Spotify Ruffles Feathers, Promises Paradigm Shift

"Spotify? I'm not a fan," says Maynard James Keenan from his home in Cornville, where he balances his winemaking and numerous musical projects. "I haven't made enough from them for a cup of coffee. Rhapsody? Same sad story."

That's the complaint circulating among musicians as industry buzz builds around the burgeoning upstart in the American music-streaming market, Spotify. Part of the latest sensation — cloud computing — streaming has been around for years, with companies like Rhapsody and the revived Napster attempting to popularize the format. But streaming never took hold, losings its luster to services like the more radio-like Pandora.

That was until the Sweden-based Spotify launched in the United States on July 14, 2011. The company's big innovation is its "freemium" model, which allows free unlimited streaming from a desktop or laptop for six months and 10 hours free per month after that. You have to pay a $10 per month fee to access its 18 million song catalog when mobile or offline. (A $5 fee allows continued unlimited desktop access after the six-month trial, though in March, Spotify extended the free trial indefinitely.)

"What Spotify did was create a model that allowed a proper funnel for people who maybe at the time weren't willing to pay for music," says Spotify's Sachin Doshi. "For any business model to be successful, there needed to be a free element to get people onto what we call our Spotify conveyor belt."

Recently, the company unveiled a free radio-style app modeled after Pandora that turns into an on-demand account with premium membership. So far, the company's grown nicely in every country it's entered and converted around 20 percent of its free listeners into premium users. The latest American figures echo that, with more than 10 million active users and 3 million subscribers as of January. Not only that, but piracy has subsided in the countries where it's launched. None of this has stopped a sturdy chorus of detractors here and abroad.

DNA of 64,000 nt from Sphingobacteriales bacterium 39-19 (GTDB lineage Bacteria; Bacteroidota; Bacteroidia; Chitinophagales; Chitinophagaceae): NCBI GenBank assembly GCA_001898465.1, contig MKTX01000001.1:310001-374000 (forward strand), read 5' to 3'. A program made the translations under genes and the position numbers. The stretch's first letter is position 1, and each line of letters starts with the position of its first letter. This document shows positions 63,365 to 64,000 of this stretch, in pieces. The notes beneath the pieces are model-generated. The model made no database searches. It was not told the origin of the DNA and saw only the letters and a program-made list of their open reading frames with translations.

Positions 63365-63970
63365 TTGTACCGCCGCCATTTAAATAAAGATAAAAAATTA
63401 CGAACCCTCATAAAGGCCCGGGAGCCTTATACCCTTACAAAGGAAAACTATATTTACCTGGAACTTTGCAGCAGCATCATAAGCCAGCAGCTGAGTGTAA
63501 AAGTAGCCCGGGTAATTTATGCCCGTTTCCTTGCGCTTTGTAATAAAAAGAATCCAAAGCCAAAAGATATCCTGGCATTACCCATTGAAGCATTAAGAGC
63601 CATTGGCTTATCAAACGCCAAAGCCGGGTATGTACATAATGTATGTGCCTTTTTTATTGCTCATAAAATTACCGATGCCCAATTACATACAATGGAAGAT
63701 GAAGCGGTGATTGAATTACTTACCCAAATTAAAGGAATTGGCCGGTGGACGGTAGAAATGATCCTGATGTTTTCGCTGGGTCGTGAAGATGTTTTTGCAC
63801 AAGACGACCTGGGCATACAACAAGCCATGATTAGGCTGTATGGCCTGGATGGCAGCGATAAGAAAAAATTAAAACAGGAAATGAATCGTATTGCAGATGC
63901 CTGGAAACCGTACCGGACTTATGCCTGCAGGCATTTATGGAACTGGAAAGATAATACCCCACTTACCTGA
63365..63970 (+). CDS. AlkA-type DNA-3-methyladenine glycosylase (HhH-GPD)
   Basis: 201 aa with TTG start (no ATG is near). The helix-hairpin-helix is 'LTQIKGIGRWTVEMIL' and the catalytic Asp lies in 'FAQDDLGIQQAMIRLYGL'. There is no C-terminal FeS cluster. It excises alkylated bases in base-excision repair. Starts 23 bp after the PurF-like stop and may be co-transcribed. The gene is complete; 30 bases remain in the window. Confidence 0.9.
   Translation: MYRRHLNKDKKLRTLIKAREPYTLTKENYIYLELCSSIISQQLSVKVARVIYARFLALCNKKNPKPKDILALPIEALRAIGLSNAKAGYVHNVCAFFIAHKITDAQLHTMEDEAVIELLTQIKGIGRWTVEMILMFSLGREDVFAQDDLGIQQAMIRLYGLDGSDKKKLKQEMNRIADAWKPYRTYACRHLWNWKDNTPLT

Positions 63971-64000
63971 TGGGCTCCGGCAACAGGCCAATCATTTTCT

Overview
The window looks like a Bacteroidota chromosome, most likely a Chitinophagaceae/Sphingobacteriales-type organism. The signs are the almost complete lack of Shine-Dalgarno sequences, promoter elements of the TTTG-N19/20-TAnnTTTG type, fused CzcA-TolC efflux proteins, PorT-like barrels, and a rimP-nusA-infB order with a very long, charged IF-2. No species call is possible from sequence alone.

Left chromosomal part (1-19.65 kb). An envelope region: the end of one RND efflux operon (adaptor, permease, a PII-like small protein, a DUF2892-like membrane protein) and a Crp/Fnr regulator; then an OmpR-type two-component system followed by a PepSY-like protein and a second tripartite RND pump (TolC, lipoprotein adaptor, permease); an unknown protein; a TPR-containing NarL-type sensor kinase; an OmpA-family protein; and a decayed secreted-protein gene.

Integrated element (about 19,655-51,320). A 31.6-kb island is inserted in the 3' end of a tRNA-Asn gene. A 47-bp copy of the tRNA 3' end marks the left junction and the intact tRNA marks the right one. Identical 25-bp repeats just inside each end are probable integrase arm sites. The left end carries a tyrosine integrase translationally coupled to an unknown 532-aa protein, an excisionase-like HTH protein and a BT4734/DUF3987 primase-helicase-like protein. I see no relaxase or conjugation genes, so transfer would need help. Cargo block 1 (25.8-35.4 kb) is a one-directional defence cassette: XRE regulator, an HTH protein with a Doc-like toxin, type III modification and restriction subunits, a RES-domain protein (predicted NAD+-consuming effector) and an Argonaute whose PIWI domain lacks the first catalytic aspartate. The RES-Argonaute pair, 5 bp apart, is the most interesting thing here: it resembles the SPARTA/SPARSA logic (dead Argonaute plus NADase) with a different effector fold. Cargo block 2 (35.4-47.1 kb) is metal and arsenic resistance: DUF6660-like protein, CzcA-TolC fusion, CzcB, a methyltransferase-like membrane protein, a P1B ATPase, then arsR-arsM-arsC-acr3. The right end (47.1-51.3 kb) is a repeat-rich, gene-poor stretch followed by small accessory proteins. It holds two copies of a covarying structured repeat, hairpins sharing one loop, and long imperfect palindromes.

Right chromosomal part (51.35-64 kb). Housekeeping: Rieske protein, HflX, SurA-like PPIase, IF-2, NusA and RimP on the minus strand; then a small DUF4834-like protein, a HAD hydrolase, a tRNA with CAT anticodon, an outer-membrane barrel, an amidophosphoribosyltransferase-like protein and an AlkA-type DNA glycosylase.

"It's not like radio . . . [where] you're waiting to hear your favorite song. You're putting a playlist together and going, 'Here's all the songs I like' and the artist barely gets paid," says Keenan. "I don't know where people got this idea that it doesn't cost money to make music."

Concerns with reimbursement rates have dogged Spotify since a nebulous Internet meme circulated in 2009 suggesting Lady Gaga received $167 for a million Spotify plays in Europe. Another viral rumor, circulated in America, speculates that Spotify's reimbursement rate per stream to be half that of Rhapsody and fractions of the amount iTunes pays per download. The latter is an apples-and-oranges comparison because downloads are a one-time event while streams represent a continuous line of customers paying admission.

Doshi says comparisons between Rhaposdy and Spotify on a per-stream basis are flawed because streaming is a buffet situation without the finite food. Both companies pay labels and artists comparable shares of their revenues (in a complicated formula), making the number of streams a red herring.

"Distilled down to a per-play rate, what they're measuring is engagement," he says. "On service A — which pays the labels $5 — the average user only streams 250 times a month, [and] the effective per-play rate is two cents. Service B is paying $6 month, and the average user streams 600 times a month. So that service is only paying a penny a play."

Spotify's active user base is exactly what has people excited, because streaming is a scalable business. It's exponentially more profitable the more popular it becomes, and the more profitable it is, more money is paid out. In Sweden, where Spotify has tremendous market penetration, popular artists make most of their digital income from streaming — and it's a significant amount.